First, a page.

Emma Ríos and Hwei Lim’s Mirror invites us into a fully realized world where the fantastical has become mundane. Humanity has quite literally harnessed the stuff of legend to its own ends, crafting subservient minotaurs and captive sphinxes. But their efforts still haven’t won their freedom from the edicts of the ruling Elders.
Think your job’s rough? The inhabitants of the remote Irzah asteroid colony have spent the last several decades running unnatural experiments on the local wildlife, seeking to create human/animal hybrid soldiers to turn the tides in a long-running war. Needless to say, tensions are running a little high.
While many readers will recognize Ríos from her illustrative work, especially on sibling Image title Pretty Deadly, she also picked up praise for her work as writer/artist on ID, in the anthology title Island. Her script here is similarly deft, conveying Irzah’s history and purpose within a stunningly succinct opening sequence.
The history lesson also introduces us to Ivan, a compassionate young mage who kindles a unique friendship with one of the colony’s experimental subjects. However, Irzah’s single-minded mission makes no allowances for such lasting ties.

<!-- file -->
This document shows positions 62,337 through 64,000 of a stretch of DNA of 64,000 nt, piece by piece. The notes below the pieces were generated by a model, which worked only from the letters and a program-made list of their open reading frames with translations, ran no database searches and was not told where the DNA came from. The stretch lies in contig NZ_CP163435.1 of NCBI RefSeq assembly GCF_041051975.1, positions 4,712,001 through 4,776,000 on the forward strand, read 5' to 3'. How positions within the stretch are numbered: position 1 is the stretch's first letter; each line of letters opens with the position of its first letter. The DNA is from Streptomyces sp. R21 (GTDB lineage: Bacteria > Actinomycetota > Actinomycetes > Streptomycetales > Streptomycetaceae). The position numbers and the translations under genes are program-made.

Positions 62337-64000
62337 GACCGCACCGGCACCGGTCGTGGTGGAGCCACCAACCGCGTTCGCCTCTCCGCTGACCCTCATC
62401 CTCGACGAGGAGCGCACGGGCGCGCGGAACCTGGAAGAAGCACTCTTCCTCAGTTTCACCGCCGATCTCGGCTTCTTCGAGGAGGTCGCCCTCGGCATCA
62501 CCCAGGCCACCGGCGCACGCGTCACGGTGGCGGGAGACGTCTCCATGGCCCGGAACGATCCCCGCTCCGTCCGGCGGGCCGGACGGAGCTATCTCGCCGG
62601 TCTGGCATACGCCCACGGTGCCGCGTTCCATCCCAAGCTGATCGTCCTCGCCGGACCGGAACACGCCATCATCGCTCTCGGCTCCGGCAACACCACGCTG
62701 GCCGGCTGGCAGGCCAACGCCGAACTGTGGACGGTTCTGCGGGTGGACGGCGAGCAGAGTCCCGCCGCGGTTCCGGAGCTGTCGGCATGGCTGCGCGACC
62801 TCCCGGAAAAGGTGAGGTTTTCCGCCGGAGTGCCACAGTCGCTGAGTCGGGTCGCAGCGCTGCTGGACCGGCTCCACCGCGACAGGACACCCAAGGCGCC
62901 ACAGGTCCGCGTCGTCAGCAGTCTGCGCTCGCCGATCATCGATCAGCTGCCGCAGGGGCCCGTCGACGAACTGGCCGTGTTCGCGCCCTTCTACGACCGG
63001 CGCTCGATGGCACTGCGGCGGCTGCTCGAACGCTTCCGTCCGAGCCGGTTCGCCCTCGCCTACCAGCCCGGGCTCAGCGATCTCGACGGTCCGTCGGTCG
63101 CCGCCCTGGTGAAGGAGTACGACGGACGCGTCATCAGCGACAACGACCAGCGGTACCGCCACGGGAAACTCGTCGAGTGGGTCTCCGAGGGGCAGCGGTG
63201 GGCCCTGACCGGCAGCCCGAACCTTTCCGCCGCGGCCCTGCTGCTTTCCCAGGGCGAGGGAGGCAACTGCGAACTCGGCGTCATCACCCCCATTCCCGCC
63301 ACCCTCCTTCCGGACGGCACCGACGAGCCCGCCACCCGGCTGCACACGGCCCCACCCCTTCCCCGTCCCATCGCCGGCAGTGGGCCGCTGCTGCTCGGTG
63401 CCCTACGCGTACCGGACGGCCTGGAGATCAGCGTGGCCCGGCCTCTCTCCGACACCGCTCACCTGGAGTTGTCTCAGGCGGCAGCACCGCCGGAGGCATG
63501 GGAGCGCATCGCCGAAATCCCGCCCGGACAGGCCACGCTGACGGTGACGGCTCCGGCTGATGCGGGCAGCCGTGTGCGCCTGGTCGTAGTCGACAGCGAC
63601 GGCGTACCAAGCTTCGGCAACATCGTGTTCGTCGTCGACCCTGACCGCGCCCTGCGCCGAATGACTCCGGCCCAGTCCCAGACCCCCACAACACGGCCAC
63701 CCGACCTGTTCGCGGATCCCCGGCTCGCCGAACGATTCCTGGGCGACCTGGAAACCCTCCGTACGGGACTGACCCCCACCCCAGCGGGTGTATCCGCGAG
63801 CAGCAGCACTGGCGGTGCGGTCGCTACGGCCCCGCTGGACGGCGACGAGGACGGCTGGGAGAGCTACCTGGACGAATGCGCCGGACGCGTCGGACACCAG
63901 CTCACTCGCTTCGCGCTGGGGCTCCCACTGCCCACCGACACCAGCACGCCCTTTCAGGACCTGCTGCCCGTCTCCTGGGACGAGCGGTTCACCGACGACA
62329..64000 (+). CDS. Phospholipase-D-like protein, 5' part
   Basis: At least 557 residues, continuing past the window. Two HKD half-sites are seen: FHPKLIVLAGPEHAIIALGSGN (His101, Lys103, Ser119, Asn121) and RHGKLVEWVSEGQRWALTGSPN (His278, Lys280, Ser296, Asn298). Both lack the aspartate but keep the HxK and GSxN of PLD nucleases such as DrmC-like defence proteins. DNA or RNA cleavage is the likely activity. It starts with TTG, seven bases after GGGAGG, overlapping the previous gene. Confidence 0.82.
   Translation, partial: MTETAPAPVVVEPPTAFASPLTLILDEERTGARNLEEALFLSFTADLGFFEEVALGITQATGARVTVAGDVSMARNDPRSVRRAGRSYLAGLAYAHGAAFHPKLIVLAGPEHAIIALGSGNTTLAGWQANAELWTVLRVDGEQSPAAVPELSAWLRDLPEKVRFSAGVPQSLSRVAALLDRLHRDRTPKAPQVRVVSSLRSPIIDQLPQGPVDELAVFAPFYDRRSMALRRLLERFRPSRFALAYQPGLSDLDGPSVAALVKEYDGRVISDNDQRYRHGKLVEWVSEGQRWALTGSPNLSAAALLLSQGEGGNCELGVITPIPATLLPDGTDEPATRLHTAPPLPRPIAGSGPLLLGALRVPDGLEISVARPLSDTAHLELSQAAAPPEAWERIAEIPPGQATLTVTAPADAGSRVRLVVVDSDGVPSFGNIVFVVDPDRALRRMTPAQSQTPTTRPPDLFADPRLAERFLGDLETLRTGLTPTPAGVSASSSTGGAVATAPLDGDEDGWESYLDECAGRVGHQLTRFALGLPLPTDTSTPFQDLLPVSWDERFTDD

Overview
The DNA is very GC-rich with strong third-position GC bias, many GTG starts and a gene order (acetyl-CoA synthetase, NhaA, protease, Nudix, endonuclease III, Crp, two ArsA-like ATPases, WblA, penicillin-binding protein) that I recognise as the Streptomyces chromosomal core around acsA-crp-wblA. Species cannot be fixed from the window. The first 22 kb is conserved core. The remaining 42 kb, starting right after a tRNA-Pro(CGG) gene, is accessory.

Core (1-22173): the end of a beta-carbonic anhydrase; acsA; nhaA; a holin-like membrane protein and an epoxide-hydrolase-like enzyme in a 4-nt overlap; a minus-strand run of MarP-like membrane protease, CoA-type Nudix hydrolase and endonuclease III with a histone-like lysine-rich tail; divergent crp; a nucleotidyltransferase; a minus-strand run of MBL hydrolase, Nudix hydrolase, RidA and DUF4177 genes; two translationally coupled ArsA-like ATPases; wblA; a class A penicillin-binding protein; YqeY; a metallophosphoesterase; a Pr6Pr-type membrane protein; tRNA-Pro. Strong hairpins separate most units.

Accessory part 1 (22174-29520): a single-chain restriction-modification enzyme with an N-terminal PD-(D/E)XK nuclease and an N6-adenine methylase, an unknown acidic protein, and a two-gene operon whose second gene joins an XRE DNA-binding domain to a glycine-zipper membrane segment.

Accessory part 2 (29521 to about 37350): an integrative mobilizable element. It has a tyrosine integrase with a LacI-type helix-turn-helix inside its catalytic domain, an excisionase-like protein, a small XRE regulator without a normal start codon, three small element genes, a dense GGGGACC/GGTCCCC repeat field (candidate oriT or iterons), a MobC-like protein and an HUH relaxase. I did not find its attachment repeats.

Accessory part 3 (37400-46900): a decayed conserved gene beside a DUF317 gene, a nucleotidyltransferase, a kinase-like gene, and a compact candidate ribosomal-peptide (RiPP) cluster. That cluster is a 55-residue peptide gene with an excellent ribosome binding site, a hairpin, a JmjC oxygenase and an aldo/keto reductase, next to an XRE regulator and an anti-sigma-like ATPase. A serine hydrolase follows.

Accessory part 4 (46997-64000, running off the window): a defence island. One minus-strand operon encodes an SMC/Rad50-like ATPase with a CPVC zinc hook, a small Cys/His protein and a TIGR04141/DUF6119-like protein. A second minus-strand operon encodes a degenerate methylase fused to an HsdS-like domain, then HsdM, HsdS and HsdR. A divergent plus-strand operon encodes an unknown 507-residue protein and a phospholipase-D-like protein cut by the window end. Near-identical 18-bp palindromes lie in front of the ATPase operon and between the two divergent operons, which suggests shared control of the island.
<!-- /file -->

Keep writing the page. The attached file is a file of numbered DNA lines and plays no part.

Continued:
In these first few pages (as elsewhere), Ríos intriguingly balances exposition and mystery. Mirror is the latest creator-owned arc in Brandon Graham’s 8house shared universe, and readers in the know may have a more informed sense of the events beyond this lonely setting. But going in blind is just as effective; if anything, it heightens the isolated atmosphere.
As much as Mirror is a showcase for Ríos’s varied talents, it’s also an impressive achievement from Malaysian artist Hwei Lim. Her architecturally inspired layouts convey so much: the veneer of culture to which Irzah’s inhabitants cling, the iconic towers of the classic fairy tales which make up such a large part of Mirror‘s DNA.
As the action shifts to the present day, Lim helps to ground the unfamiliar world through her expressive characters – even when those characters are a manic sphinx and an unassuming but courageous human-rat hybrid. Meanwhile, her ornate layouts add both depth and playfulness to the dark tale.
It would be a disservice to this strong first issue to give away too many of its secrets. At once an epic tale and an intimate romance, Mirror is a welcome addition to Image’s growing selection of subversive speculative fiction.
Emma Ríos (W), Hwei Lim (A) • Image Comics, $2.99